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  • Bonaire Working to be Caribbean’s Latest Culinary Gem


    Erik Wolf
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    Bonaire Flamingos

    Last week I visited the Dutch Caribbean island nation of Bonaire, where I had the pleasure of speaking about food and beverage tourism at two tourism industry events. The timing of the speeches was fortuitous, since Bonaire just received its Culinary Capitals certification from our Association.

    The local people are incredibly friendly and as expected, there was indeed good food on the island. The nature was pristine and if you’ve ever wanted to see pink flamingoes en masse, this is the place. It’s also a haven for birdwatchers and stargazers in the night sky.

    While on Bonaire, I met with eight stakeholders of the Culinary Capitals application committee. Bonaire’s culinary resources were good enough to earn it the certification, but now it seeks to improve its score next year. We looked at a Vision of what Bonaire in 2030 looked at in terms of its cuisine, and discussed the areas in need of attention in the application that could help Bonaire get there. We also looked at some best practices examples from around the world and discussed which ones might work on Bonaire. Then we ended with a short list of tasks that the stakeholder group could realistically implement within the next 12 months.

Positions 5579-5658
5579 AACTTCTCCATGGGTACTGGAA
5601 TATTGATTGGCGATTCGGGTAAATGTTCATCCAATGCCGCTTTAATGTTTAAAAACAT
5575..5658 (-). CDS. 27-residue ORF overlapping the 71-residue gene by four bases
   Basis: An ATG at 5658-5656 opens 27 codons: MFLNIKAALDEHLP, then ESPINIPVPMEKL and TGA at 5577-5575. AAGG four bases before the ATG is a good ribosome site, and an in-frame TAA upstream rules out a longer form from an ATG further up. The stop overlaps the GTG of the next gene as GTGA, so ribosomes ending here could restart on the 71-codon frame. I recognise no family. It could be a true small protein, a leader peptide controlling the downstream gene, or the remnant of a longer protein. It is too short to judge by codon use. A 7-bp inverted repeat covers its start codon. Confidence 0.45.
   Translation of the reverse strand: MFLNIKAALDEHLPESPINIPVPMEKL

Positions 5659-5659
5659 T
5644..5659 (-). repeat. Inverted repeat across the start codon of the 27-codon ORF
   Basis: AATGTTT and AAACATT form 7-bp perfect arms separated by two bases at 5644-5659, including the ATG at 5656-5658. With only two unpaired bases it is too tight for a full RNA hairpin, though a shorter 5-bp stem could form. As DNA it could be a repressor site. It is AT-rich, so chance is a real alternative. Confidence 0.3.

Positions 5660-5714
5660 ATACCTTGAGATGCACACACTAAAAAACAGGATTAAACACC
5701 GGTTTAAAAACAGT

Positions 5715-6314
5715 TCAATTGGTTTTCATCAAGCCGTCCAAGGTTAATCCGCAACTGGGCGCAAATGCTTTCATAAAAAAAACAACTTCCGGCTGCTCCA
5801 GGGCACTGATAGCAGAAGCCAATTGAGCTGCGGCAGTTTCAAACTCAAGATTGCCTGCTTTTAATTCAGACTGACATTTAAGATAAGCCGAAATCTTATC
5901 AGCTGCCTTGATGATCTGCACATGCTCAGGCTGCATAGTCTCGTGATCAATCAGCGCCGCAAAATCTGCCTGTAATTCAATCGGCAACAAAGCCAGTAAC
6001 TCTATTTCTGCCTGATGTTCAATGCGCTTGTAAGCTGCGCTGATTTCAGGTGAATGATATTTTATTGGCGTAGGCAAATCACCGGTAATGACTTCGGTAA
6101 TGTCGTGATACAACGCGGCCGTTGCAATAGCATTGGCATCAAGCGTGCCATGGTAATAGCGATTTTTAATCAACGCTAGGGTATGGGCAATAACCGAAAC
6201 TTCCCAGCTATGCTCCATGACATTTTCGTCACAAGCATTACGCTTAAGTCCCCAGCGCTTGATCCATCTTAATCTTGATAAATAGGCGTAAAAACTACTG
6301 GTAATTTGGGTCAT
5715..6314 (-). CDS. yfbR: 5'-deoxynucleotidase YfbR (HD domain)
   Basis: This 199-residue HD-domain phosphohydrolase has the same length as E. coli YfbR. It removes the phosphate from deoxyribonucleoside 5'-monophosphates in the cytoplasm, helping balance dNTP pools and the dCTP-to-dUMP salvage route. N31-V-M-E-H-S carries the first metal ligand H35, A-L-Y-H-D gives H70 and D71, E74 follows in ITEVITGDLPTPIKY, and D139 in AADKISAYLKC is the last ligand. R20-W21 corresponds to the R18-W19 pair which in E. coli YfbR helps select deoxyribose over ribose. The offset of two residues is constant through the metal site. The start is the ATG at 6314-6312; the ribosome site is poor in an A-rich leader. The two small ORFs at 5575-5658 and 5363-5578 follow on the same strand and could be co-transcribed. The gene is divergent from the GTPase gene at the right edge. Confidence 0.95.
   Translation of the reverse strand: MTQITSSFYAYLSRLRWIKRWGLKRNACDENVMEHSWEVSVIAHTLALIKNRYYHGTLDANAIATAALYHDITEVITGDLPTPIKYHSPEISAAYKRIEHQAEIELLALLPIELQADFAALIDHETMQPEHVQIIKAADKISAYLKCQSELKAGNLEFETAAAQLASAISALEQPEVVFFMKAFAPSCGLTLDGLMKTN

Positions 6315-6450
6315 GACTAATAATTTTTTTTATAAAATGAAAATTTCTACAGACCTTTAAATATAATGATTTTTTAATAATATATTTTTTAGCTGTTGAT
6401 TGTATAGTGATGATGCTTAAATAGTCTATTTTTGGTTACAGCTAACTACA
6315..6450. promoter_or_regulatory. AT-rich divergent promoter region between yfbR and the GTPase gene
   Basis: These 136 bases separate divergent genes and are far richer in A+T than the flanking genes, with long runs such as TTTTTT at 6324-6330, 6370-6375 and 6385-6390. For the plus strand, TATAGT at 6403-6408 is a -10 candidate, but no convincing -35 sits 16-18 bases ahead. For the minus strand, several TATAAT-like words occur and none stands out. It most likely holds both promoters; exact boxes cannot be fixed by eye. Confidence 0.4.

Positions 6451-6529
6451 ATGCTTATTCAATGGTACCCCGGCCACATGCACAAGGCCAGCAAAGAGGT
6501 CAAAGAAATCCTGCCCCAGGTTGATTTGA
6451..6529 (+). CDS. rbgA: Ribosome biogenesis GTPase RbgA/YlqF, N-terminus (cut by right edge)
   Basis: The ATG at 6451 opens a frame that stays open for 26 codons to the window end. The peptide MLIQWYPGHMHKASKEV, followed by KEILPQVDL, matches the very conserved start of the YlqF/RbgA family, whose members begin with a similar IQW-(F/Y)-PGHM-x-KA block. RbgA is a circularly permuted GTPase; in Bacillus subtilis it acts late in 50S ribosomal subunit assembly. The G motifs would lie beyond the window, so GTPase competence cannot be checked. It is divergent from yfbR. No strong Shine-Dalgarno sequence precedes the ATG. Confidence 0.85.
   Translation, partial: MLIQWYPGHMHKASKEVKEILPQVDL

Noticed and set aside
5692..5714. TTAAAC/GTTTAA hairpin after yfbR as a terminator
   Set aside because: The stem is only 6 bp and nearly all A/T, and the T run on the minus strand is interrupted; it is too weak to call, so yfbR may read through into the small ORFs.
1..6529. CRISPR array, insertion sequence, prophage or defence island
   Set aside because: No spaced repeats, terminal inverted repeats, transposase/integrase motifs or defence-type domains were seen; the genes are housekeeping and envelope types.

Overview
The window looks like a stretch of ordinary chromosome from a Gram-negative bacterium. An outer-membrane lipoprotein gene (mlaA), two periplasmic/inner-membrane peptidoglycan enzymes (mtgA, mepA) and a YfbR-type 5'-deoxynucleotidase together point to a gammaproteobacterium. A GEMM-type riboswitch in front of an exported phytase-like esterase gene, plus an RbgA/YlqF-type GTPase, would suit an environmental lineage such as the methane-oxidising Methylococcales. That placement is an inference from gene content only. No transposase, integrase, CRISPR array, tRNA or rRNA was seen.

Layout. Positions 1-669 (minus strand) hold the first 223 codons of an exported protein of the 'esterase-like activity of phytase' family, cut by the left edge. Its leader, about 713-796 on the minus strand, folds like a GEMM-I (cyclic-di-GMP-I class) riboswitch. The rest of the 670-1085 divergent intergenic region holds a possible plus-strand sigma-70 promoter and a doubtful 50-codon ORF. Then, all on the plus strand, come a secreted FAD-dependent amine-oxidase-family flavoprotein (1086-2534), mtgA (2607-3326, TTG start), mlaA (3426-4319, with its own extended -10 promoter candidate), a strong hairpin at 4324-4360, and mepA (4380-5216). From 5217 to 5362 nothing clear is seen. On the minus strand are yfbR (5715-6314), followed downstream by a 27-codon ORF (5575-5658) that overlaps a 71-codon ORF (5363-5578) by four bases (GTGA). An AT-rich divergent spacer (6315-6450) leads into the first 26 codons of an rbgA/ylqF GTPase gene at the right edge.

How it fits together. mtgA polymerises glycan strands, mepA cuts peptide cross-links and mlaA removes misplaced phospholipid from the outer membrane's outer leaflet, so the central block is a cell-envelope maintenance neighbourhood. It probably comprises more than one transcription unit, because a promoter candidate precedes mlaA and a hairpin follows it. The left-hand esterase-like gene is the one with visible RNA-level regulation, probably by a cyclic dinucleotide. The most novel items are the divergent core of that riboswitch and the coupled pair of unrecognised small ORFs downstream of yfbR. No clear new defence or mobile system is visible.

As part of their commitment to Culinary Capitals, the Bonaire tourism office hired a marketing assistant whose work will partly be devoted to managing the Culinary Capitals certification. We will meet monthly and discuss how the stakeholders are progressing towards the common goals we agreed on.

    Erik Wolf at Daily Fresh hydroponics grower on BonaireErik Wolf at Daily Fresh hydroponics grower on Bonaire.

    There is work to be done, but the path is clear. As collaborators, we made tremendous progress with a short site visit. And as a destination, Bonaire now has a well-lit path directing its course for ongoing sustainable food and beverage tourism development. The most important thing is that Bonaire recognizes the need to develop itself for the benefit of locals first. And tourists will reap the seeds they sow. Alternately, many destinations develop only for tourists without much regard for the will of the locals. Bonaire is doing it the right way.

    The island is already the Caribbean’s latest culinary gem. What else does Bonaire have up it’s sleeve? Watch this space and find out!

    By Erik Wolf, Executive Director & Founder, World Food Travel Association

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